What Do Even The Best Sales Managers Do Badly?

As the saying goes, “Feedback is the breakfast of champions”.

Surveys and research provide excellent opportunities for feedback and, as managers seldom get chance to validate their performance with their teams, research that shows what management is doing right and wrong should always make interesting reading.

One of the ILM research papers identified what functions are specifically done badly by managers, and I’ve listed below what the paper said were the top ten failures.

It is always fascinating to assess yourself against the general norm, and to see what lessons we can get from it.

Here is the ILM list, in rank order:

Clear Communication

It won’t surprise you to see this up there in the lead.

Communication will never be perfect, but it’s the key component that everyone says is paramount for good performance.

Making your communications clear, understandable, accurate and observable is vital for Sales Managers to get the best from themselves and their teams.

Effective Planning

We all appreciate how planning is vital to successful implementation of strategy, but the research shows it’s number two in the list of functions done badly by managers.

You don’t have to be an expert planner; you just need to recognise the correct processes that will elicit improved planning techniques.

Dealing With Conflict

Conflict inevitably will occur because we’re dealing with human beings, and we all have our own ways of dealing with situations.

Being able to identify the causes, deal with the issues and defuse the disagreements will often increase your influence within the team.

Decision-Making

This ability will often set you apart from the rest, as quality decision-making can often be the difference between successful implementation of a sales campaign and the inevitable failure that poor decisions bring.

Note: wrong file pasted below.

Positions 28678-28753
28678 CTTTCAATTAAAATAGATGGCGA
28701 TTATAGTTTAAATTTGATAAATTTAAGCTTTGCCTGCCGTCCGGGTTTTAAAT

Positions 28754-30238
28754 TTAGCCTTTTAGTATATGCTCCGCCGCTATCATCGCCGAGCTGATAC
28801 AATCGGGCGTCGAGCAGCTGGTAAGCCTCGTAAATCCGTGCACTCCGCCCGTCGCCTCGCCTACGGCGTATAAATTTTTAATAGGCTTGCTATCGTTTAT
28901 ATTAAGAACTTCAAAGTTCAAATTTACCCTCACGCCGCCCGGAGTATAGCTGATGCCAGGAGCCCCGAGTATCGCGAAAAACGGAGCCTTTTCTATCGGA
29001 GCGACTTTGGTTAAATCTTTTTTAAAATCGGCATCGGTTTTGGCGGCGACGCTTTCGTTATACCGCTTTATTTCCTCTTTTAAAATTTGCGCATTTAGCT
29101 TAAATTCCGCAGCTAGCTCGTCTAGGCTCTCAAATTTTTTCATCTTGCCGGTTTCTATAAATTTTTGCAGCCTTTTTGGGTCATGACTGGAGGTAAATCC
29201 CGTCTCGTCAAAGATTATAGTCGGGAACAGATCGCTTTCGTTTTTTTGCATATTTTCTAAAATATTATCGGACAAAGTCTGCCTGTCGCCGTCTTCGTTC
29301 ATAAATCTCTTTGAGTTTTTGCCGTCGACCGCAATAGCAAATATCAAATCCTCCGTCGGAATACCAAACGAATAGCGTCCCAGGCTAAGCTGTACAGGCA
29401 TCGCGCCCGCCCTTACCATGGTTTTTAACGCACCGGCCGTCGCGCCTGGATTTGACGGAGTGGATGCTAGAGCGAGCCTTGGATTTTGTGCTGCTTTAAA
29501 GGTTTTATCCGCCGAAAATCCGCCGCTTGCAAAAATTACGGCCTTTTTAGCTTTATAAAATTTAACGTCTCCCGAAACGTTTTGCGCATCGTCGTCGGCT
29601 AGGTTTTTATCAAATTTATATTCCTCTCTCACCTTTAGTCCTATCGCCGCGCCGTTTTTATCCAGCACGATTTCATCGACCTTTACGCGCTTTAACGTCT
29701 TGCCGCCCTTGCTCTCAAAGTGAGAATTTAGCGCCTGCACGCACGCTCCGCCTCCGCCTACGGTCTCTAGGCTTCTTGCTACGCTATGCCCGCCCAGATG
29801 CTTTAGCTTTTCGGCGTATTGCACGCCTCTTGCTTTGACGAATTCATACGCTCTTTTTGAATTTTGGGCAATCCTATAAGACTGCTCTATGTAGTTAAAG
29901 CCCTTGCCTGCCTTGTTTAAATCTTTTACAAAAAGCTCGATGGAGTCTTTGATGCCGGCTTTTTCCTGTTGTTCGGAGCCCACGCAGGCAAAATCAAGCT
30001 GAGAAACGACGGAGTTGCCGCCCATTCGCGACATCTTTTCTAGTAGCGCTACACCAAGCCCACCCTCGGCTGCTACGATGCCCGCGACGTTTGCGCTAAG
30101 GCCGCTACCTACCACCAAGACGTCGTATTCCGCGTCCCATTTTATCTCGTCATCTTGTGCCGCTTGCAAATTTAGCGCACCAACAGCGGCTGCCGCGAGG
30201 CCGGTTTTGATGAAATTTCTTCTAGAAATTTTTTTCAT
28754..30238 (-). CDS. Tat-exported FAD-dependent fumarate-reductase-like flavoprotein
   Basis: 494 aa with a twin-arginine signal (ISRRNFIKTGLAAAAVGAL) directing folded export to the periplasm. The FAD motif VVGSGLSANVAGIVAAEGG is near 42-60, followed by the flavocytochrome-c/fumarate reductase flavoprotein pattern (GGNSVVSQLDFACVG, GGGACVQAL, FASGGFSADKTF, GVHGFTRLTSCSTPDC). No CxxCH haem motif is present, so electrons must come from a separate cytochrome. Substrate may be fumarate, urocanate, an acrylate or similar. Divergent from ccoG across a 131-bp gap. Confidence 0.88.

Learning from mistakes is key, and the knowledge you gain from making errors can help you refine your processes for future choices.

Giving Effective Feedback

This function, when done badly, can have a massive effect on morale, motivation and performance.

The style of feedback you choose as sales manager can often make or break the relationship with team members and will influence short and long-term results.

Delegating

If this is done badly, the obvious stress caused can play havoc with results.

Being able to delegate responsibilities and authority is a key component to getting people to rise to the occasion and bring out their potential abilities

Listening To And Being Accessible To Direct Reports

Failure to be there and be available to team members often causes subconscious rifts to develop, as sales people need to have sounding boards available to create ideas and check situations.

Without that opportunity, sales managers lose direct contact and respect from their teams.

Goal setting

Often seen as the key strength of sales managers, the research showed it often is the cause of poor motivation and lower performance.

Coupled with the others in this list, poor goal setting, especially through communication errors, poor planning and bad feedback, can result in the blame being passed back to management from the sales teams.

Coaching Sales People

Seen as the Holy Grail by many managers, poor coaching can often lead to sales people taking their own routes and failing to learn from development opportunities.

You’ll always raise your people above average if your coaching skills are developed and utilised.

Consistently Demonstrating Emotional Intelligence

Seen as one of the most important personal and interpersonal skills to develop, EQ needs to be demonstrated at every level of interaction with your team.

Without it, you lose confidence in yourself, are unable to motivate effectively and fail to build cohesion with the team.

You lose the momentum that can be a real driver of successful results.

A Board director of a Pharmaceutical company wrote “A globalised workforce, increase in compliance and regulatory complexity, more public scrutiny, a faster communication environment, well-informed employees, poor talent retention, profit motives in the complex market place and other pressures have increasingly put an ascending pressure and focus on leadership”

If we are to improve these ten functions of Sales Management that are being eroded through time pressures and increased forces from external dimensions, we have to first of all be aware of them and then take action to exponentially improve so the results we achieve are consistent with the efforts we put forth.